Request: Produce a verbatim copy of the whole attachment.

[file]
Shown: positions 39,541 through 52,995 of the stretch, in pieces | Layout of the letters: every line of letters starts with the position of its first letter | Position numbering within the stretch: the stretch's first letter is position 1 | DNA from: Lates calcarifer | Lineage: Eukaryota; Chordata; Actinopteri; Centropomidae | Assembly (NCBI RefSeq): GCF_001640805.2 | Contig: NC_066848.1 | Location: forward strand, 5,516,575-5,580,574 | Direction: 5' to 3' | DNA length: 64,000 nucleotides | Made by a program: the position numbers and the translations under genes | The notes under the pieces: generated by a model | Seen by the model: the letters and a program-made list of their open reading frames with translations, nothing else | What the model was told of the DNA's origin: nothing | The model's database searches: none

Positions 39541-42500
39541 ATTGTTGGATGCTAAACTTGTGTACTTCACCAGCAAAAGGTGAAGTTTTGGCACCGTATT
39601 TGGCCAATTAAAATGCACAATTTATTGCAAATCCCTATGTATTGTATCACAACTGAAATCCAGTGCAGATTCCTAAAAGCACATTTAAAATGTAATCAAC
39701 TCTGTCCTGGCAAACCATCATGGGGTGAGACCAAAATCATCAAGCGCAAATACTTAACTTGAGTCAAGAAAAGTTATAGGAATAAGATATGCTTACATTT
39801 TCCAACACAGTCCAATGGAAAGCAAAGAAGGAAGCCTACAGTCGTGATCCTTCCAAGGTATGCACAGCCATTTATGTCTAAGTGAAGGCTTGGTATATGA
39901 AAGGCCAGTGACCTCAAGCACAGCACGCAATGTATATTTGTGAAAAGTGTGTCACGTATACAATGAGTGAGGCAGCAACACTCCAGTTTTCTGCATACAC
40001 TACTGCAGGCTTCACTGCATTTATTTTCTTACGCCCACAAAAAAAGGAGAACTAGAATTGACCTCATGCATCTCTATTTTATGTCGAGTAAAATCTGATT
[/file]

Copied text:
Shown: positions 39,541 through 52,995 of the stretch, in pieces | Layout of the letters: every line of letters starts with the position of its first letter | Position numbering within the stretch: the stretch's first letter is position 1 | DNA from: Lates calcarifer | Lineage: Eukaryota; Chordata; Actinopteri; Centropomidae | Assembly (NCBI RefSeq): GCF_001640805.2 | Contig: NC_066848.1 | Location: forward strand, 5,516,575-5,580,574 | Direction: 5' to 3' | DNA length: 64,000 nucleotides | Made by a program: the position numbers and the translations under genes | The notes under the pieces: generated by a model | Seen by the model: the letters and a program-made list of their open reading frames with translations, nothing else | What the model was told of the DNA's origin: nothing | The model's database searches: none

Positions 39541-42500
39541 ATTGTTGGATGCTAAACTTGTGTACTTCACCAGCAAAAGGTGAAGTTTTGGCACCGTATT
39601 TGGCCAATTAAAATGCACAATTTATTGCAAATCCCTATGTATTGTATCACAACTGAAATCCAGTGCAGATTCCTAAAAGCACATTTAAAATGTAATCAAC
39701 TCTGTCCTGGCAAACCATCATGGGGTGAGACCAAAATCATCAAGCGCAAATACTTAACTTGAGTCAAGAAAAGTTATAGGAATAAGATATGCTTACATTT
39801 TCCAACACAGTCCAATGGAAAGCAAAGAAGGAAGCCTACAGTCGTGATCCTTCCAAGGTATGCACAGCCATTTATGTCTAAGTGAAGGCTTGGTATATGA
39901 AAGGCCAGTGACCTCAAGCACAGCACGCAATGTATATTTGTGAAAAGTGTGTCACGTATACAATGAGTGAGGCAGCAACACTCCAGTTTTCTGCATACAC
40001 TACTGCAGGCTTCACTGCATTTATTTTCTTACGCCCACAAAAAAAGGAGAACTAGAATTGACCTCATGCATCTCTATTTTATGTCGAGTAAAATCTGATT